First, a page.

PMCC PMCC

Search tips
Search criteria

Advanced
Results 1-25 (1522902)

Clipboard (0)
None

Related Articles

1.  MODOMICS: a database of RNA modification pathways—2013 update 
Nucleic Acids Research  2012;41(Database issue):D262-D267.
MODOMICS is a database of RNA modifications that provides comprehensive information concerning the chemical structures of modified ribonucleosides, their biosynthetic pathways, RNA-modifying enzymes and location of modified residues in RNA sequences. In the current database version, accessible at http://modomics.genesilico.pl, we included new features: a census of human and yeast snoRNAs involved in RNA-guided RNA modification, a new section covering the 5′-end capping process, and a catalogue of ‘building blocks’ for chemical synthesis of a large variety of modified nucleosides. The MODOMICS collections of RNA modifications, RNA-modifying enzymes and modified RNAs have been also updated. A number of newly identified modified ribonucleosides and more than one hundred functionally and structurally characterized proteins from various organisms have been added. In the RNA sequences section, snRNAs and snoRNAs with experimentally mapped modified nucleosides have been added and the current collection of rRNA and tRNA sequences has been substantially enlarged. To facilitate literature searches, each record in MODOMICS has been cross-referenced to other databases and to selected key publications. New options for database searching and querying have been implemented, including a BLAST search of protein sequences and a PARALIGN search of the collected nucleic acid sequences.
doi:10.1093/nar/gks1007
PMCID: PMC3531130  PMID: 23118484
2.  MODOMICS: a database of RNA modification pathways 
Nucleic Acids Research  2005;34(Database issue):D145-D149.
MODOMICS is the first comprehensive database resource for systems biology of RNA modification. It integrates information about the chemical structure of modified nucleosides, their localization in RNA sequences, pathways of their biosynthesis and enzymes that carry out the respective reactions. MODOMICS also provides literature information, and links to other databases, including the available protein sequence and structure data. The current list of modifications and pathways is comprehensive, while the dataset of enzymes is limited to Escherichia coli and Saccharomyces cerevisiae and sequence alignments are presented only for tRNAs from these organisms. RNAs and enzymes from other organisms will be included in the near future. MODOMICS can be queried by the type of nucleoside (e.g. A, G, C, U, I, m1A, nm5s2U, etc.), type of RNA, position of a particular nucleoside, type of reaction (e.g. methylation, thiolation, deamination, etc.) and name or sequence of an enzyme of interest. Options for data presentation include graphs of pathways involving the query nucleoside, multiple sequence alignments of RNA sequences and tabular forms with enzyme and literature data. The contents of MODOMICS can be accessed through the World Wide Web at .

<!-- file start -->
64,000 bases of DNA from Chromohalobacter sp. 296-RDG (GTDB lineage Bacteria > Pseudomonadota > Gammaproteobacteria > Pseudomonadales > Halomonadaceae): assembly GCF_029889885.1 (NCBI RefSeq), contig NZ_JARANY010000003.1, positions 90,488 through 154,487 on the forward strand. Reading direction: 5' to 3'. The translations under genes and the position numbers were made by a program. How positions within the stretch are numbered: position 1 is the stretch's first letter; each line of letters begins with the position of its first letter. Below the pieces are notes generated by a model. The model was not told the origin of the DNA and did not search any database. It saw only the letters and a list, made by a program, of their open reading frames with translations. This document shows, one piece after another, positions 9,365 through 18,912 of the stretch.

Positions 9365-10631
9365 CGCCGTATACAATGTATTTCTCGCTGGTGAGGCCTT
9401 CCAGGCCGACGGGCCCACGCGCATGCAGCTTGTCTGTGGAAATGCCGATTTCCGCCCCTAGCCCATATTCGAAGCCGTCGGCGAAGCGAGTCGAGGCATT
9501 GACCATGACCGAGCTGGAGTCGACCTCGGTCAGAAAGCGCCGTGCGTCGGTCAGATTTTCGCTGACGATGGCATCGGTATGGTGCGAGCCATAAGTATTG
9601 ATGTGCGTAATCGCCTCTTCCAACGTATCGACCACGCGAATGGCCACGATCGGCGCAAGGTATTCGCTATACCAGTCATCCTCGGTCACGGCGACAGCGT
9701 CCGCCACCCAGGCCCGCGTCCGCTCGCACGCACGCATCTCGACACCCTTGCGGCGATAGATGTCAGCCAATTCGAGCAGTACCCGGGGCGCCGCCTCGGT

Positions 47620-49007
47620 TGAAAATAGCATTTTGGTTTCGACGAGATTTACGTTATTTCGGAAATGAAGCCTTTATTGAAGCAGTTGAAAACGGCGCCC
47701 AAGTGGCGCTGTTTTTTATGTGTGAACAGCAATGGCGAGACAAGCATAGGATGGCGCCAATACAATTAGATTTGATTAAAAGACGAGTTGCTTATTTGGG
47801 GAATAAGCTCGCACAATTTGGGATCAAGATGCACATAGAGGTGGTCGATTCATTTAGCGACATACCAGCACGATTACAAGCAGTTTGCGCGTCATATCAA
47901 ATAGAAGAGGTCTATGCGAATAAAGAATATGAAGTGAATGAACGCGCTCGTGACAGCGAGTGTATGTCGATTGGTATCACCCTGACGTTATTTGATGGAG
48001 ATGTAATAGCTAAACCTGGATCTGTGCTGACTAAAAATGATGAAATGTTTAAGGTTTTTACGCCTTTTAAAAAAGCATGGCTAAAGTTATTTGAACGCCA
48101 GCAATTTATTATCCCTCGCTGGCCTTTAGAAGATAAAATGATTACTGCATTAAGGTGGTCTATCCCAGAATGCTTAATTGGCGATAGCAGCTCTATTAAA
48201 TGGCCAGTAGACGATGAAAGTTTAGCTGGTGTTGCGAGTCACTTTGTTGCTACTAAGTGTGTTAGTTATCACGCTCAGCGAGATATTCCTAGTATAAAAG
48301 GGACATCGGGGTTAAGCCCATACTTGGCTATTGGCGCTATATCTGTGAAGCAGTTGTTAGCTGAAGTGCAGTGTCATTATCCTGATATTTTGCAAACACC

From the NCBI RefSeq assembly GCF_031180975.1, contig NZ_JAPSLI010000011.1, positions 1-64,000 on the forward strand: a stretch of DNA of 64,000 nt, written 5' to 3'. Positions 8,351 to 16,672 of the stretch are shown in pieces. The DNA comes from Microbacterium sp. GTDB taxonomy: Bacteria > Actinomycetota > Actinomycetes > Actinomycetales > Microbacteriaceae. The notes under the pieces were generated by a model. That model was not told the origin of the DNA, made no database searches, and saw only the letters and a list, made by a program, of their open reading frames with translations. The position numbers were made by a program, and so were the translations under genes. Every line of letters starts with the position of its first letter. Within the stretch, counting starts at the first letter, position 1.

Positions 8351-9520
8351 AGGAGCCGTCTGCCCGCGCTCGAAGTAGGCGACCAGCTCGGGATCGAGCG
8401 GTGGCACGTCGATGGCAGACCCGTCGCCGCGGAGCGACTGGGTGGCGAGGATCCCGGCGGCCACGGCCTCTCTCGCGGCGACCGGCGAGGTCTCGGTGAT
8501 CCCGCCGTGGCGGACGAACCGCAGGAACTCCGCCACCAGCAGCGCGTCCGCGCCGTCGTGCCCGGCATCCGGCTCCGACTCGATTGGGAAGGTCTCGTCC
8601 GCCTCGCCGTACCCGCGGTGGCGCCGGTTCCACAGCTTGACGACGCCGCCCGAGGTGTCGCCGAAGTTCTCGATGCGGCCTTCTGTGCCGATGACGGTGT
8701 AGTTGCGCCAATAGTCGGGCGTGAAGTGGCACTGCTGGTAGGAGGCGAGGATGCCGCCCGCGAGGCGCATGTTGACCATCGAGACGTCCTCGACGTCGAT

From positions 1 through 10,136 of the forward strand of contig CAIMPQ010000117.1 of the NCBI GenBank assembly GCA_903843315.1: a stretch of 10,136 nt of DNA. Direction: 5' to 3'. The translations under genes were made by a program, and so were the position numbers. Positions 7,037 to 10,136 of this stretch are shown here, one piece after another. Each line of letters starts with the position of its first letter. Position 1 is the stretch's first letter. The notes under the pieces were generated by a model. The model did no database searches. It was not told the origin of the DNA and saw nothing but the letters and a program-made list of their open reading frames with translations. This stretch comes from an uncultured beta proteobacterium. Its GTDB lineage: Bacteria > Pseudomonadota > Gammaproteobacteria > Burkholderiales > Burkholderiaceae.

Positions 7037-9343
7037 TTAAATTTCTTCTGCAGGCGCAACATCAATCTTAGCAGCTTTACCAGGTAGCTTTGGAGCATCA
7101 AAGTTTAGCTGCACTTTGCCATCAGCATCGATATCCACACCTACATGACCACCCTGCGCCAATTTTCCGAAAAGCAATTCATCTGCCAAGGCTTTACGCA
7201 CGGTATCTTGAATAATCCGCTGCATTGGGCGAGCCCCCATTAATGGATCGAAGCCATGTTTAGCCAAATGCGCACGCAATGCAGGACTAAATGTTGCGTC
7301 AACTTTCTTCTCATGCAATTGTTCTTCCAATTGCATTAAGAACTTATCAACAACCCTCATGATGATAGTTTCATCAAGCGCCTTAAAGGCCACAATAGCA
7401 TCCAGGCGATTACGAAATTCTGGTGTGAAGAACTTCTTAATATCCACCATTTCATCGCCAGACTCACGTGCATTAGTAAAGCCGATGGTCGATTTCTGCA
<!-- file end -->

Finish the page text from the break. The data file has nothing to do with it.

doi:10.1093/nar/gkj084
PMCID: PMC1347447  PMID: 16381833
3.  Prediction of uridine modifications in tRNA sequences 
BMC Bioinformatics  2014;15(1):326.
Background
In past number of methods have been developed for predicting post-translational modifications in proteins. In contrast, limited attempt has been made to understand post-transcriptional modifications. Recently it has been shown that tRNA modifications play direct role in the genome structure and codon usage. This study is an attempt to understand kingdom-wise tRNA modifications particularly uridine modifications (UMs), as majority of modifications are uridine-derived.
Results
A three-steps strategy has been applied to develop an efficient method for the prediction of UMs. In the first step, we developed a common prediction model for all the kingdoms using a dataset from MODOMICS-2008. Support Vector Machine (SVM) based prediction models were developed and evaluated by five-fold cross-validation technique. Different approaches were applied and found that a hybrid approach of binary and structural information achieved highest Area under the curve (AUC) of 0.936. In the second step, we used newly added tRNA sequences (as independent dataset) of MODOMICS-2012 for the kingdom-wise prediction performance evaluation of previously developed (in the first step) common model and achieved performances between the AUC of 0.910 to 0.949. In the third and last step, we used different datasets from MODOMICS-2012 for the kingdom-wise individual prediction models development and achieved performances between the AUC of 0.915 to 0.987.
Conclusions
The hybrid approach is efficient not only to predict kingdom-wise modifications but also to classify them into two most prominent UMs: Pseudouridine (Y) and Dihydrouridine (D). A webserver called tRNAmod (http://crdd.osdd.net/raghava/trnamod/) has been developed, which predicts UMs from both tRNA sequences and whole genome.
Electronic supplementary material
The online version of this article (doi:10.1186/1471-2105-15-326) contains supplementary material, which is available to authorized users.
doi:10.1186/1471-2105-15-326
PMCID: PMC4287530  PMID: 25272949
Uridine modifications; Pseudouridine; Dihydrouridine; 5-methyl-uridine; tRNAmod
4.  The YqfN protein of Bacillus subtilis is the tRNA: m1A22 methyltransferase (TrmK) 
Nucleic Acids Research  2008;36(10):3252-3262.